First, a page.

My talk will give a brief history of Silicon Valley so we can learn from the past and create a new future. What can we learn from its roots in the LSD-dropping, commune-living hippies that set out to decentralize power and empower the individual?

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Rating: Everyone
Viewed 65 times
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Date Posted: December 1, 2015

With the web slowly maturing as a platform the demand for cryptography in the browser has risen, especially in a post-Snowden era. Many of us have heard about the upcoming Web Cryptography API but at the time of writing there seem to be no good introductions available. We will take a look at the proposed W3C spec and its current state of implementation, talk about the good parts and the pitfalls to avoid. I will share my vision of a simpler and safer NaCl-inspired API, and hopefully leave you excited about experimenting further with cryptography in the browser.

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Rating: Everyone
Viewed 67 times
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Date Posted: December 1, 2015

Low Level JavaScript insights from the JIT compiler perspective. From Garbage Collection and Tracing algorithms to callsite analysis, native data types (Array, Object, Function, Function templates) and their implementations, unboxing and hash optimizations, fake operator overloads, ASM branches, branch prediction on the CPU and Hidden Classes in V8 to highlevel usage examples inside game engines and how these can be optimized.

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Rating: Everyone
Viewed 82 times
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Date Posted: December 1, 2015

The road to JavaScript expertise is hard, but easy to forget. Let’s go back to the beginning and work our way to the top, reminding ourselves of the struggle (but ultimate triumph!) of how we become the incredible developers we know we are. We’ll talk about individual journeys, shared experiences, and the community that has brought us all together.

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Rating: Everyone
Viewed 110 times
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Date Posted: December 1, 2015

JavaScript programmers like to use words like, “event-loop”, “non-blocking”, “callback”, “asynchronous”, “single-threaded” and “concurrency”.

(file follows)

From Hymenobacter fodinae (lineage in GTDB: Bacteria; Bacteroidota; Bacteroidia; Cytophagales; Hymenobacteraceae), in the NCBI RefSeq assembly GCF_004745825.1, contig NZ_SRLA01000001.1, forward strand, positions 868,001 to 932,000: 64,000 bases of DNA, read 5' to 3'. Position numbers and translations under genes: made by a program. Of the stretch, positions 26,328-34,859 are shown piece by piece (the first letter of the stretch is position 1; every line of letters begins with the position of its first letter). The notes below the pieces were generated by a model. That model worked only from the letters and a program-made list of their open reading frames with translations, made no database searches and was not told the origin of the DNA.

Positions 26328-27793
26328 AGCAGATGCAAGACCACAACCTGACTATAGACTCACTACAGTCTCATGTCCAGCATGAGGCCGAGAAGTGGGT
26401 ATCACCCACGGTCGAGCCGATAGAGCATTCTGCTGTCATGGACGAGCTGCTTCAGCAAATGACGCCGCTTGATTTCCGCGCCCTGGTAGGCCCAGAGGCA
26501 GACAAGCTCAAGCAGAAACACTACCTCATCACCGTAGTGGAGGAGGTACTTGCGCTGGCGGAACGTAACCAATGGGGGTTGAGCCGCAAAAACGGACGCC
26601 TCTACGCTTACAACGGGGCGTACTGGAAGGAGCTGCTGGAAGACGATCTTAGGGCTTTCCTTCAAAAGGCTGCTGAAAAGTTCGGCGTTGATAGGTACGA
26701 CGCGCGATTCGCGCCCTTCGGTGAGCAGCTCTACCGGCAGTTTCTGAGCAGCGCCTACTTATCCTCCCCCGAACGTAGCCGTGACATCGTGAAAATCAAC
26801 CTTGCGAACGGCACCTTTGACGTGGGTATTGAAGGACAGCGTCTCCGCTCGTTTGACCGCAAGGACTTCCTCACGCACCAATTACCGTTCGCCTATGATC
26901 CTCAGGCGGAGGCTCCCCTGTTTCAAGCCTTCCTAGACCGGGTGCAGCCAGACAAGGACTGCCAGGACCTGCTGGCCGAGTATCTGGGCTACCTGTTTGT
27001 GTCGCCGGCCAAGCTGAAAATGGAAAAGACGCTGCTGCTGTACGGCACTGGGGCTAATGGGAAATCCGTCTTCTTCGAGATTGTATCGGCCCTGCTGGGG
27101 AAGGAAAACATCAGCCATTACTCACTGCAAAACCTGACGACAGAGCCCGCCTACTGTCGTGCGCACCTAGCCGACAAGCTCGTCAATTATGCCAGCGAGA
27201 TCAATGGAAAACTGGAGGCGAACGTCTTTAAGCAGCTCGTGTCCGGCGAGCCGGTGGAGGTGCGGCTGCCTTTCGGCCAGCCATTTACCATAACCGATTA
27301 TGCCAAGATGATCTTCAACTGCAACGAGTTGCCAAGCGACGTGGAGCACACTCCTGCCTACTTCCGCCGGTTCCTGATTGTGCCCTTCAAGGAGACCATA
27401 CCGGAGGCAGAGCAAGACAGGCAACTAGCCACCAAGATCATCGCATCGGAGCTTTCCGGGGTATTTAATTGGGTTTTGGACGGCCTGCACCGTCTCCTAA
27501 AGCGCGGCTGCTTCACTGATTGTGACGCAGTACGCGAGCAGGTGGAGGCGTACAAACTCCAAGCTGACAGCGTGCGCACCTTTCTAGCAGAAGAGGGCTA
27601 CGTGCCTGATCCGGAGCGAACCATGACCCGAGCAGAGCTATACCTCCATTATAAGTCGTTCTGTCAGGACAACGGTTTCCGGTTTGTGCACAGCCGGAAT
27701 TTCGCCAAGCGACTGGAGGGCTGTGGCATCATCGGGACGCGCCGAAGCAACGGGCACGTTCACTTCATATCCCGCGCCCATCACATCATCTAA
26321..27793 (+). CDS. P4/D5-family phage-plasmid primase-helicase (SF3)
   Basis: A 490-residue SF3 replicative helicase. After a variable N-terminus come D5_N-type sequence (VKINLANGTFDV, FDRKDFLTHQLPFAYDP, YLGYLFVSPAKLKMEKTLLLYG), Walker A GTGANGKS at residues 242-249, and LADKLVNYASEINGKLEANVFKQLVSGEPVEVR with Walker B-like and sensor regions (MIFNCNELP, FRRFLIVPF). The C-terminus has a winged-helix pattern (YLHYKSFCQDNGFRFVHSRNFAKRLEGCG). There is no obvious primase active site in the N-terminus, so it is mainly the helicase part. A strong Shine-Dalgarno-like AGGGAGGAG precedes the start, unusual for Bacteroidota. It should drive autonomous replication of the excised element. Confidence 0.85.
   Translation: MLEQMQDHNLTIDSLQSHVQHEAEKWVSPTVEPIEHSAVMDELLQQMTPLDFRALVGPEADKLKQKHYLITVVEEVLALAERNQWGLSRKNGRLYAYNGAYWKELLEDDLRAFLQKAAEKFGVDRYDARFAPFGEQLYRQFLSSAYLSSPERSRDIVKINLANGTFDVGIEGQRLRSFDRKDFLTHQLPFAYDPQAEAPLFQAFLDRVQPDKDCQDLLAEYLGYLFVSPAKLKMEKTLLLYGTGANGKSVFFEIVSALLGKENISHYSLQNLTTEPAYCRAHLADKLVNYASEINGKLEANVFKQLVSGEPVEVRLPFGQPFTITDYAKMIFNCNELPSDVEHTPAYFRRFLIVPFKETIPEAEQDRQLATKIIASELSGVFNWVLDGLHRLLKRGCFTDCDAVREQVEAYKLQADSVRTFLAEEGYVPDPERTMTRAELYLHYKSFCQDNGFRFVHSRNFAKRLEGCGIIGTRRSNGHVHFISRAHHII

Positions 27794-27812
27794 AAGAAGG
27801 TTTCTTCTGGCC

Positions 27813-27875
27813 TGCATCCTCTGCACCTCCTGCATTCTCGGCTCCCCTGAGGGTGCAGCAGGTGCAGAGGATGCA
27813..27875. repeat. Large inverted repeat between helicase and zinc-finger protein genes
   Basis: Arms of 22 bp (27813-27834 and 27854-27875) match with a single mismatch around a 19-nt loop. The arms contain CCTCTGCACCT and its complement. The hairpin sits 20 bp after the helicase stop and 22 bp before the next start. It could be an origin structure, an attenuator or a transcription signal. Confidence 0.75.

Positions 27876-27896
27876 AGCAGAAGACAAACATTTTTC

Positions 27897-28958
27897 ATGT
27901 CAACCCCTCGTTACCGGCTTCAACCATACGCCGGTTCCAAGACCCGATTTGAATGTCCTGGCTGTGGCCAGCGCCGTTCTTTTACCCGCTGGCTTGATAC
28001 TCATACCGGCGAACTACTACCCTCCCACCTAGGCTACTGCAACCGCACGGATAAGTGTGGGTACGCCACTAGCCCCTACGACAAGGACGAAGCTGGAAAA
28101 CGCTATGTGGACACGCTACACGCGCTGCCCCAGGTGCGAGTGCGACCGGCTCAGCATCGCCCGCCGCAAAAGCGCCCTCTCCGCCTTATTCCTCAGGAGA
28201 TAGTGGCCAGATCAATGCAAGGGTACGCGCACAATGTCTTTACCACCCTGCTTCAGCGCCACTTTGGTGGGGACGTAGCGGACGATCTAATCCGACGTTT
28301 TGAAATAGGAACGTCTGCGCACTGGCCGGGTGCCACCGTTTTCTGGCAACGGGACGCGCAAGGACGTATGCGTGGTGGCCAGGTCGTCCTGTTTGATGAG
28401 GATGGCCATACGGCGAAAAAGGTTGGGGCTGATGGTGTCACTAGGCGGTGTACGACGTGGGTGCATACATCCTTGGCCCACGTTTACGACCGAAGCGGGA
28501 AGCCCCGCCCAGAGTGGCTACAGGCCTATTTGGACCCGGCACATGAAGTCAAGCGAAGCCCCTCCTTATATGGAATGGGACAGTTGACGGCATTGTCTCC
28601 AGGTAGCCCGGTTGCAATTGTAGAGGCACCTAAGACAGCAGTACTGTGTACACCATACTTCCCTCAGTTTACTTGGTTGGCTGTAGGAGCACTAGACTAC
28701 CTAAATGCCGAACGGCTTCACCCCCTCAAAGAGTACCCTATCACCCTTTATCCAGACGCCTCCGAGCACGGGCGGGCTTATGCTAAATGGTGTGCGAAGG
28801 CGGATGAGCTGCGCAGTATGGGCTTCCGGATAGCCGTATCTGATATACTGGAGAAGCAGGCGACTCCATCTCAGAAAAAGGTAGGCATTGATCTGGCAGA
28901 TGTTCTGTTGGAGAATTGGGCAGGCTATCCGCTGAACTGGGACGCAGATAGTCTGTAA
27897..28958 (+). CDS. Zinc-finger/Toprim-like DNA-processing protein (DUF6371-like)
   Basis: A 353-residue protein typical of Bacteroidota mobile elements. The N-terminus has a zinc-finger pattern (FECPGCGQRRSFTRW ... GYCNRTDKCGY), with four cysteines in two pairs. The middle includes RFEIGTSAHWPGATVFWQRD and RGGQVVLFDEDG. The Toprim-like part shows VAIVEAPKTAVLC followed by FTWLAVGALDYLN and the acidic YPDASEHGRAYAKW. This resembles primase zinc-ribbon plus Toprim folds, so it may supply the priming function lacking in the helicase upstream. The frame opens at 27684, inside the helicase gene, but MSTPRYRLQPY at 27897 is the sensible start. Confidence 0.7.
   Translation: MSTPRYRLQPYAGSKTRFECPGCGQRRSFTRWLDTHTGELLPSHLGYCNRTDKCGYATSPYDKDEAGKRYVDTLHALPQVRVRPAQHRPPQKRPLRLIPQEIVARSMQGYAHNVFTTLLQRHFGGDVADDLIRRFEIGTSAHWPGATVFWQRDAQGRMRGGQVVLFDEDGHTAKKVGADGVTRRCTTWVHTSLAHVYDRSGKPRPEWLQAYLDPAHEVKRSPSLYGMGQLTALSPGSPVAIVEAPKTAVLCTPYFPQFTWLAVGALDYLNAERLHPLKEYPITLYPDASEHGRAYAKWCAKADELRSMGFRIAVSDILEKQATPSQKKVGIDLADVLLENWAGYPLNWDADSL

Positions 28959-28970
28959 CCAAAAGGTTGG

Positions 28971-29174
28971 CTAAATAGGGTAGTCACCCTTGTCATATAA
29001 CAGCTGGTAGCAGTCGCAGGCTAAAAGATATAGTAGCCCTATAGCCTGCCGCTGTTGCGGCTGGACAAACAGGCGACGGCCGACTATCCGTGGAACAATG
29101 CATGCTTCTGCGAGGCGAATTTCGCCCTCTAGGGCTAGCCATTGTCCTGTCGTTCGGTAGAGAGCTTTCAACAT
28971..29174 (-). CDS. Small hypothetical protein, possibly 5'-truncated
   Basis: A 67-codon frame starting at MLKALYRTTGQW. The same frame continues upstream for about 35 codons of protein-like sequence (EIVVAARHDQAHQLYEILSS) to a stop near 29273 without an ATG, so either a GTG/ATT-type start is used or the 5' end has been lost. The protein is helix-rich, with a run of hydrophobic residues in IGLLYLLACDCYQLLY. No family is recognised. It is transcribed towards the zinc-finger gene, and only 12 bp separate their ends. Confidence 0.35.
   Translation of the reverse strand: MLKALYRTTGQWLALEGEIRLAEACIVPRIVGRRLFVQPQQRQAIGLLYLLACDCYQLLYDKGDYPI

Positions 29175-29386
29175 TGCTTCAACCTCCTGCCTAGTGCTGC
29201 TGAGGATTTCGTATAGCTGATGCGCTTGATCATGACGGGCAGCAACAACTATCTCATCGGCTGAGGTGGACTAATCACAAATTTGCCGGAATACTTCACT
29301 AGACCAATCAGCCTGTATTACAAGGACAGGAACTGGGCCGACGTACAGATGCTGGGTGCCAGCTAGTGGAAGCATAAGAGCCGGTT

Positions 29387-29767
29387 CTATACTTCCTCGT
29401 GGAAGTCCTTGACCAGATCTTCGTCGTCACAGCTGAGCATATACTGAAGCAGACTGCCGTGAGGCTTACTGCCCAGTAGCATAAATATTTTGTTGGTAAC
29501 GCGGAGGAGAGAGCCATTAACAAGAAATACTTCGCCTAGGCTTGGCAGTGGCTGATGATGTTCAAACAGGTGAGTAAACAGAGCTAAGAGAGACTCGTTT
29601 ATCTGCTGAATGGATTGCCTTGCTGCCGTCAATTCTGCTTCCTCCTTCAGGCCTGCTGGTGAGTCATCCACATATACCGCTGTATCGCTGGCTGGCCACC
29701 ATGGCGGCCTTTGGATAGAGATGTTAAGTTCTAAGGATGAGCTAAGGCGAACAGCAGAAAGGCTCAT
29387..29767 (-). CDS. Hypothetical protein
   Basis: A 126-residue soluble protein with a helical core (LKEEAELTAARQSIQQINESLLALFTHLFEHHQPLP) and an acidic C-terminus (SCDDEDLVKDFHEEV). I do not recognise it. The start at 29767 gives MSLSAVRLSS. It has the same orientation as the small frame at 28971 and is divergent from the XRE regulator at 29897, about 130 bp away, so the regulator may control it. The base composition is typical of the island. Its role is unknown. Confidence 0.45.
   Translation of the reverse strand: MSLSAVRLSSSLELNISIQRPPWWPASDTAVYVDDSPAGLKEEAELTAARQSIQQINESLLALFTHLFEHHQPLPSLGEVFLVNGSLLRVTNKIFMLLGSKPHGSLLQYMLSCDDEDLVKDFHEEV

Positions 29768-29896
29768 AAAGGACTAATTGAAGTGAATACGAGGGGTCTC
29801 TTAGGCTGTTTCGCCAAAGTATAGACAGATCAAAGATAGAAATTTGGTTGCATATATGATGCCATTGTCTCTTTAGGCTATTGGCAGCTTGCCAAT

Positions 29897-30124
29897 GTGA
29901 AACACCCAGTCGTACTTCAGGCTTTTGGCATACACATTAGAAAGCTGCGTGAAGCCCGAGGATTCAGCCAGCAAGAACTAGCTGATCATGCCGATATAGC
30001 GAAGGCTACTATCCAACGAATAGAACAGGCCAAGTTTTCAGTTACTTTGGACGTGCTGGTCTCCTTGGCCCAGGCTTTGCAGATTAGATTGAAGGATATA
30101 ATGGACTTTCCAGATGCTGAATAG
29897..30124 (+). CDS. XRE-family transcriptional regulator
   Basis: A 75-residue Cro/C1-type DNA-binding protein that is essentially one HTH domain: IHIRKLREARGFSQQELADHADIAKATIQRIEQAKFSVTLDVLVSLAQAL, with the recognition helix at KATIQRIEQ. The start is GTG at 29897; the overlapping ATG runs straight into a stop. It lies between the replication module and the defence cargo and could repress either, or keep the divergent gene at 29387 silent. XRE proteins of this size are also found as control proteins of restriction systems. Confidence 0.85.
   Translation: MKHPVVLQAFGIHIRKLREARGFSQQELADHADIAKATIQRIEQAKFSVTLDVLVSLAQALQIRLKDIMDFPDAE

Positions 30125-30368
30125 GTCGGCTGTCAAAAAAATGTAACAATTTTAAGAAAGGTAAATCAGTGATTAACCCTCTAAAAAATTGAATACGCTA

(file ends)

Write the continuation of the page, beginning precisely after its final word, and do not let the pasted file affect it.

We say things like “don’t block the event loop”, “make sure your code runs at 60 frames-per-second”, “well of course, it won’t work, that function is an asynchronous callback!”

If you’re anything like me, you nod and agree, as if it’s all obvious, even though you don’t actually know what the words mean; and yet, finding good explanations of how JavaScript actually works isn’t all that easy, so let’s learn!

With some handy visualisations, and fun hacks, let’s get an intuitive understanding of what happens when JavaScript runs.

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Rating: Everyone
Viewed 92 times
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Date Posted: December 1, 2015

Look at the apps on your homescreen. Why are they native? Why aren’t they just on the web? Its usually some combination of push messaging, background sync, offline & performance.

When native has something the web doesn’t, we should consider it a bug. Let’s have a look at the fixes, focusing on the ServiceWorker.

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Rating: Everyone
Viewed 85 times
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Date Posted: December 1, 2015

Enter the ever evolving world of peer to peer using Javascript. In this talk we will push the limits of what is possible today using BitTorrent, streaming, and Javascript.

There will be demos and MAD SCIENCE.

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Rating: Everyone
Viewed 88 times
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Date Posted: December 1, 2015